59. Koga H, Sugiyama S, Kugiyama K, Fukushima H, Watanabe K, Sakamoto T, et al. Elevated levels of remnant lipoproteins are associated with plasma platelet microparticles in patients with type-2 diabetes mellitus without obstructive coronary artery disease. Eur Heart J (2006) 27(7):817–23. doi: 10.1093/eurheartj/ehi746

PubMed Abstract | CrossRef Full Text | Google Scholar

60. Murakami T, Horigome H, Tanaka K, Nakata Y, Ohkawara K, Katayama Y, et al. Impact of weight reduction on production of platelet-derived microparticles and fibrinolytic parameters in obesity. Thromb Res (2007) 119(1):45–53. doi: 10.1016/j.thromres.2005.12.013

PubMed Abstract | CrossRef Full Text | Google Scholar

61. Agouni A, Lagrue-Lak-Hal AH, Ducluzeau PH, Mostefai HA, Draunet-Busson C, Leftheriotis G, et al. Endothelial dysfunction caused by circulating microparticles from patients with metabolic syndrome. Am J Pathol (2008) 173(4):1210–9. doi: 10.2353/ajpath.2008.080228

PubMed Abstract | CrossRef Full Text | Google Scholar

62. Stepanian A, Bourguignat L, Hennou S, Coupaye M, Hajage D, Salomon L, et al. Microparticle increase in severe obesity: not related to metabolic syndrome and unchanged after massive weight loss. Obesity (2013) 21(11):2236–43. doi: 10.1002/oby.20365

PubMed Abstract | CrossRef Full Text | Google Scholar

63. Csongrádi É, Nagy B, Fulop T, Varga Z, Karányi Z, Magyar MT, et al. Increased levels of platelet activation markers are positively associated with carotid wall thickness and other atherosclerotic risk factors in obese patients. Thromb Haemost (2011) 106(4):683–92. doi: 10.1160/TH11-01-0030

PubMed Abstract | CrossRef Full Text | Google Scholar

64. Aatonen M, Grönholm M, Siljander PR. Platelet-derived microvesicles: multitalented participants in intercellular communication. Semin Thromb Hemost (2012) 38(1):102–13. doi: 10.1055/s-0031-1300956

PubMed Abstract | CrossRef Full Text | Google Scholar

65. Ridger VC, Boulanger CM, Angelillo-Scherrer A, Badimon L, Blanc-Brude O, Bochaton-Piallat ML, et al. Microvesicles in vascular homeostasis and diseases. Position paper of the European society of Cardiology (ESC) Working Group on atherosclerosis and vascular biology. Thromb Haemost (2017) 117(7):1296–316. doi: 10.1160/TH16-12-0943

PubMed Abstract | CrossRef Full Text | Google Scholar

66. Perrotta I, Aquila S. Exosomes in human atherosclerosis: an ultrastructural analysis study. Ultrastruct Pathol (2016) 40(2):101–6. doi: 10.3109/01913123.2016.1154912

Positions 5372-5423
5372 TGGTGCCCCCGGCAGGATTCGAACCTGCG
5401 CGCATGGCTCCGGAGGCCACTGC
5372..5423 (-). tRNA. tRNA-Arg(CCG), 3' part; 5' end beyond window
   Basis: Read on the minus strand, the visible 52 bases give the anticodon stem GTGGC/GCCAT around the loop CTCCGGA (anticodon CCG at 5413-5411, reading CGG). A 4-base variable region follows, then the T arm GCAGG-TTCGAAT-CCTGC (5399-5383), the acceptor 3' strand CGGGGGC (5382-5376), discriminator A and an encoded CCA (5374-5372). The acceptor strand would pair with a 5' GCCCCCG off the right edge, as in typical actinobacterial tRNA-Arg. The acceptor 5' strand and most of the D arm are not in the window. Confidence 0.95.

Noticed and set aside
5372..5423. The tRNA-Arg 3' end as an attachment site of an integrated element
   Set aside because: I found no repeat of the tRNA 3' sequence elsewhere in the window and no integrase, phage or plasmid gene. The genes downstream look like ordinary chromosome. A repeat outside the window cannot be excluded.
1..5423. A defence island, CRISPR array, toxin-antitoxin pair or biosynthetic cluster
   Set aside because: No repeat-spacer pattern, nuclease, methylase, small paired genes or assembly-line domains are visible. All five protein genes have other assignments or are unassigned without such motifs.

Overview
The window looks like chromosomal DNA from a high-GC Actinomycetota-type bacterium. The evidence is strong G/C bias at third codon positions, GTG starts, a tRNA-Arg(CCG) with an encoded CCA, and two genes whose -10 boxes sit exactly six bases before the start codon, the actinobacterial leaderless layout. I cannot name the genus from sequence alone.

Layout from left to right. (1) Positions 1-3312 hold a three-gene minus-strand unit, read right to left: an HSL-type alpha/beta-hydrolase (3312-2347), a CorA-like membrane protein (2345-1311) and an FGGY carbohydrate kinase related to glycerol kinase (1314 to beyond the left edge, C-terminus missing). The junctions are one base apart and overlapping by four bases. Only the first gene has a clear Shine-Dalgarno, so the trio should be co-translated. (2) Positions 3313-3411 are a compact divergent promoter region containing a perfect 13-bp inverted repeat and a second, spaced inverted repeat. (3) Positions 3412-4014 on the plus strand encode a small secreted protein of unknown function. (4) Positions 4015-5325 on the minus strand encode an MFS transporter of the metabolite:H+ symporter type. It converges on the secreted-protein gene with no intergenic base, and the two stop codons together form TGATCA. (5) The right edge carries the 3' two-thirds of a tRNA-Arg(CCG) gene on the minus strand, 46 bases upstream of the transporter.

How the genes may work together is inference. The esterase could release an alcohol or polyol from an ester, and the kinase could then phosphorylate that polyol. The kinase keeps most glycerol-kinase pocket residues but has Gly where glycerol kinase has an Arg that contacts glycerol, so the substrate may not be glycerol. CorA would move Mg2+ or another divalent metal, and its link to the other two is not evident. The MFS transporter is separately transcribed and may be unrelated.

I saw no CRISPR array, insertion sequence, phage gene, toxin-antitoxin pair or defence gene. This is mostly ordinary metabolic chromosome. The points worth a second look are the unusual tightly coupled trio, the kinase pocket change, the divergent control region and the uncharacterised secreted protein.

PubMed Abstract | CrossRef Full Text | Google Scholar

67. Nomura S, Tandon NN, Nakamura T, Cone J, Fukuhara S, Kambayashi J. High-shear-stress-induced activation of platelets and microparticles enhances expression of cell adhesion molecules in THP-1 and endothelial cells. Atherosclerosis (2001) 158(2):277–87. doi: 10.1016/S0021-9150(01)00433-6

PubMed Abstract | CrossRef Full Text | Google Scholar

68. Barry OP, Praticò D, Savani RC, Fitzgerald GA. Modulation of monocyte-endothelial cell interactions by platelet microparticles. J Clin Invest (1998) 102(1):136–44. doi: 10.1172/JCI2592

PubMed Abstract | CrossRef Full Text | Google Scholar

69. Forlow SB, Mcever RP, Nollert MU. Leukocyte-leukocyte interactions mediated by platelet microparticles under flow. Blood (2000) 95(4):1317–23.

PubMed Abstract | Google Scholar

70. Koenen RR. The prowess of platelets in immunity and inflammation. Thromb Haemost (2016) 116(4):605–12. doi: 10.1160/TH16-04-0300

PubMed Abstract | CrossRef Full Text | Google Scholar

71. Landry P, Plante I, Ouellet DL, Perron MP, Rousseau G, Provost P. Existence of a microRNA pathway in anucleate platelets. Nat Struct Mol Biol (2009) 16(9):961–6. doi: 10.1038/nsmb.1651

PubMed Abstract | CrossRef Full Text | Google Scholar

72. Gidlöf O, van der Brug M, Ohman J, Gilje P, Olde B, Wahlestedt C, et al. Platelets activated during myocardial infarction release functional miRNA, which can be taken up by endothelial cells and regulate ICAM1 expression. Blood (2013) 121(19):3908–17. doi: 10.1182/blood-2012-10-461798

PubMed Abstract | CrossRef Full Text | Google Scholar

73. Risitano A, Beaulieu LM, Vitseva O, Freedman JE. Platelets and platelet-like particles mediate intercellular RNA transfer. Blood (2012) 119(26):6288–95. doi: 10.1182/blood-2011-12-396440

PubMed Abstract | CrossRef Full Text | Google Scholar

74. Diehl P, Fricke A, Sander L, Stamm J, Bassler N, Htun N, et al. Microparticles: major transport vehicles for distinct microRNAs in circulation. Cardiovasc Res (2012) 93(4):633–44. doi: 10.1093/cvr/cvs007

PubMed Abstract | CrossRef Full Text | Google Scholar

75. Laffont B, Corduan A, Plé H, Duchez AC, Cloutier N, Boilard E, et al. Activated platelets can deliver mRNA regulatory Ago2·microRNA complexes to endothelial cells via microparticles. Blood (2013) 122(2):253–61. doi: 10.1182/blood-2013-03-492801